Incidentally, given how well French players perform in other tournaments in France (there are three other French players beside Tsonga in the last eight at Metz), it remains something of a mystery as to why collectively they usually perform so poorly at Roland Garros. Of course, Tsonga is perhaps the classic example of that, having meekly lost his 2013 French Open semi-final against David Ferrer, when he was the favourite to become the first Frenchman to reach the final of their home Major since Yannick Noah in 1983.
Whatever happens now with Tsonga, it is of course extremely unlikely that he will scale those kinds of heights again. He is already 34 and the increasing incidence of injuries that he has suffered recently is evidence of the inevitable physical decline that age brings. That prompts the question: how long will he continue on the comeback trail, especially if it is probable that he will no longer scale the heights that he has reached before?
The answer to that question might just be found by considering the influence of the Big Three of Federer, Djokovic and Nadal on other less gifted players of this era. On the one hand, “Fedalic” collectively show that it is now possible for a top player, if he is fully motivated, to continue playing at an astonishing high level well into his late thirties. On the other hand, the very fact that they are all still performing so well at such a great age (at least compared to that of most male tennis players before them) provides a constant reminder that the lesser lights on tour are unlikely to overtake them, even at the end of their careers.
By any normal, reasonable standard, Tsonga has had a spectacular career, not only reaching the world’s top five but a Grand Slam Final (the 2008 Australian Open final, which he lost to Djokovic) and winning the Davis Cup for France in 2017, when he was a key component of the French team (playing two singles matches and winning one against Belgium). Perhaps even more importantly, it is conservatively estimated that he has won at least $US 20 million, which is considerable compensation for the pain of never winning a Major. Given that kind of money in the bank, and the increasing number of injuries that he is suffering now he is in his mid-30s, Tsonga would not be human if he did not wonder, even occasionally, exactly what more he has left to give to the game.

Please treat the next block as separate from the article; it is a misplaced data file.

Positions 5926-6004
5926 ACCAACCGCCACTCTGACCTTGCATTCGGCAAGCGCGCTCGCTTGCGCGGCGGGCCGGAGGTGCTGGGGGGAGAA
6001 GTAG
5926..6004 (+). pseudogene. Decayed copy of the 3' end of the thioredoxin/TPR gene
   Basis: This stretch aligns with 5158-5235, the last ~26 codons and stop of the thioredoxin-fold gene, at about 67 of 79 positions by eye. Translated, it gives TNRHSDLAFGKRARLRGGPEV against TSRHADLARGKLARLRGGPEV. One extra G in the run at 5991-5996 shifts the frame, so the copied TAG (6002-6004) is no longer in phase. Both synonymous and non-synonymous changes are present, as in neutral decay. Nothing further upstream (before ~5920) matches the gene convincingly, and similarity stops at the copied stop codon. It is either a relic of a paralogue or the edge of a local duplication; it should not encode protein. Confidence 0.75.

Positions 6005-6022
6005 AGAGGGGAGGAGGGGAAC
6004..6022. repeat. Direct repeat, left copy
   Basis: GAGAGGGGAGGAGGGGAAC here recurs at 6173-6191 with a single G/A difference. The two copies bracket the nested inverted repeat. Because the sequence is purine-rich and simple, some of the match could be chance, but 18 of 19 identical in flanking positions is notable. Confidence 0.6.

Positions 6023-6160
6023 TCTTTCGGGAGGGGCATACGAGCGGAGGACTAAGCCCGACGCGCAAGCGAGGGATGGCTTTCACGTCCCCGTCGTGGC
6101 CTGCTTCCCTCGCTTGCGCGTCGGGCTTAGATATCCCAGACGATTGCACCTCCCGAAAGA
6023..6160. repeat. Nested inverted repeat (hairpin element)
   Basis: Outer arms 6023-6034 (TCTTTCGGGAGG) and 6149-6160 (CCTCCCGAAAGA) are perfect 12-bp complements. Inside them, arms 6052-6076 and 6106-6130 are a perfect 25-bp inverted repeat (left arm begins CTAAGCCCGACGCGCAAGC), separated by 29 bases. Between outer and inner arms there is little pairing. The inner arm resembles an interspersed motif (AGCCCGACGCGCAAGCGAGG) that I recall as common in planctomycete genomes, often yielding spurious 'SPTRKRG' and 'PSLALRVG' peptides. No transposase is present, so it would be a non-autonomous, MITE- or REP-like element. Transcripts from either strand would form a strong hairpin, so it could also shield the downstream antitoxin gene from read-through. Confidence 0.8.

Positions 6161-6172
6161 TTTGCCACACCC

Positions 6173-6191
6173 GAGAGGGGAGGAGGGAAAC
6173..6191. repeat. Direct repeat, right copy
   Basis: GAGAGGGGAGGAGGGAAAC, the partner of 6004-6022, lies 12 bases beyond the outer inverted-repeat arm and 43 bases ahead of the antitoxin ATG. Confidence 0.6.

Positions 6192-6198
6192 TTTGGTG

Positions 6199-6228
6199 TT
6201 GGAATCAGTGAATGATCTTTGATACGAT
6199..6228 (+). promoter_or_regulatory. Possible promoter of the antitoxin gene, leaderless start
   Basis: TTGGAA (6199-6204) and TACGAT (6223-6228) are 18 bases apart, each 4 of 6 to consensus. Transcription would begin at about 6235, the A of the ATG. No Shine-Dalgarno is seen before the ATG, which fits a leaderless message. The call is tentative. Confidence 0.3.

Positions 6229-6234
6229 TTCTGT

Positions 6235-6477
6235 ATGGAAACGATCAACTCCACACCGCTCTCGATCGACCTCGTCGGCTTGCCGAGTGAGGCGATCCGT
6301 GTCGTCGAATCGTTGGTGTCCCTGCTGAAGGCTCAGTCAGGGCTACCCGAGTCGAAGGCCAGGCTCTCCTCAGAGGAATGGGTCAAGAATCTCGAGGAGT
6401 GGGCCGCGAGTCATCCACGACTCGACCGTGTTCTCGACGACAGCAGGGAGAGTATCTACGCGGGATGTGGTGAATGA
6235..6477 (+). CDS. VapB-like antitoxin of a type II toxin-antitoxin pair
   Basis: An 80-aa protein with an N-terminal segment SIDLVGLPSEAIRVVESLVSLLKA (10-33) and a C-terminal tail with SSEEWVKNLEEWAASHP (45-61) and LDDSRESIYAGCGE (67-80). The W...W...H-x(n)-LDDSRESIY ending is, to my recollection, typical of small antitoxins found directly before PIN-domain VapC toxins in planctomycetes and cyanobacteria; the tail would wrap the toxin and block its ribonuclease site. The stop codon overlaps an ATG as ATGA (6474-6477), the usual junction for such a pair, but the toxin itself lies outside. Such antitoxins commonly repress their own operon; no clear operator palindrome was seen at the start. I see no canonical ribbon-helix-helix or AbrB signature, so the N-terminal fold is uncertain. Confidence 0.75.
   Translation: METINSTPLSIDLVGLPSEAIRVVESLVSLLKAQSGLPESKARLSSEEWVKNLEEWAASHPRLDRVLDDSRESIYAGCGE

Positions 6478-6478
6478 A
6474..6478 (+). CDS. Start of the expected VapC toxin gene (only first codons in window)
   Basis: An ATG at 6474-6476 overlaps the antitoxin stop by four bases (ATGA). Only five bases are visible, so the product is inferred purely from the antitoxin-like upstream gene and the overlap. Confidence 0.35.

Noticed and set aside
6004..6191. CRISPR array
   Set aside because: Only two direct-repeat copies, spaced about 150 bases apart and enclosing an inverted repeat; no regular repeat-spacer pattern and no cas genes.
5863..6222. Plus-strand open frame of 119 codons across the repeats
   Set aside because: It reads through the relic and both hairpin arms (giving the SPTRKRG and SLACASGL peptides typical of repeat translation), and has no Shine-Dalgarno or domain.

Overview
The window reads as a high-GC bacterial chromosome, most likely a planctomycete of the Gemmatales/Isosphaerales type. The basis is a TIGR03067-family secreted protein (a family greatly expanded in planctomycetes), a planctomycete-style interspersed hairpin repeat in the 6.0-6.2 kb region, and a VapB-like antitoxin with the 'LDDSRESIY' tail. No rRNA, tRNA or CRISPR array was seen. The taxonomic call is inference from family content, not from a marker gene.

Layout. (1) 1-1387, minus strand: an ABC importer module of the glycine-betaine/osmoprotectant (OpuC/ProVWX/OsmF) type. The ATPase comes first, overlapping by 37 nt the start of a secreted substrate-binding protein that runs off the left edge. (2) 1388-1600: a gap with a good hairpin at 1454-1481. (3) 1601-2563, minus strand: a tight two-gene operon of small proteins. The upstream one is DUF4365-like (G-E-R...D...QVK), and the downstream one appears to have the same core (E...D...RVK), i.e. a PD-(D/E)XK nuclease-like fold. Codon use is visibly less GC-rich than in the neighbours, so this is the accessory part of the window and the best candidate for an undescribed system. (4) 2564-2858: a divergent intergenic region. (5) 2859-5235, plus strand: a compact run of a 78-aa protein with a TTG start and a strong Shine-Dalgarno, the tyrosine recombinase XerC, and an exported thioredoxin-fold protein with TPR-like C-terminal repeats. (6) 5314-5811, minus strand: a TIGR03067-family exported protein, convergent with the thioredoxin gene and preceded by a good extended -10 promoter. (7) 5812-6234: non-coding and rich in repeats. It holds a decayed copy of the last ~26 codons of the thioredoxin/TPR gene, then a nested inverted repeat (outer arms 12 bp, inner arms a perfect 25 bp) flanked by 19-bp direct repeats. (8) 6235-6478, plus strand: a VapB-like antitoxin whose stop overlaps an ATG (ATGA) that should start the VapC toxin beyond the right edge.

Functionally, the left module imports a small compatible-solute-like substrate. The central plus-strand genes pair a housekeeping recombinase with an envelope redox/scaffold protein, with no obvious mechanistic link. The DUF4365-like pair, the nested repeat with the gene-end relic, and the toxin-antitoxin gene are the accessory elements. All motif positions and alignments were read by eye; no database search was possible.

If, ultimately, Tsonga’s comeback trail does not lead him back to the top of the game (and the chances are that it will not), he can still take considerable comfort from those achievements, and the fact that in almost any other era but this one he would surely have made more than one Major final, and perhaps even won a Major.
In that respect (and I hope readers will forgive a final boxing analogy), Tsonga may ultimately come to be regarded as the tennis equivalent of a Wilfred Benítez, the superb Puerto Rican boxer who was one of the slightly lesser lights in the legendary middleweight era of the 1980s. In fact, Tsonga may eventually be rated more highly in his sport than Benítez is in boxing. After all, Benítez only had to contend with the fabled “Four Kings” of Hagler, Leonard, Duran and Hearns. By contrast, Tsonga, like every other male player of the last 15 years, has had to contend with the “Three Gods” of tennis.
Main Photo from Getty.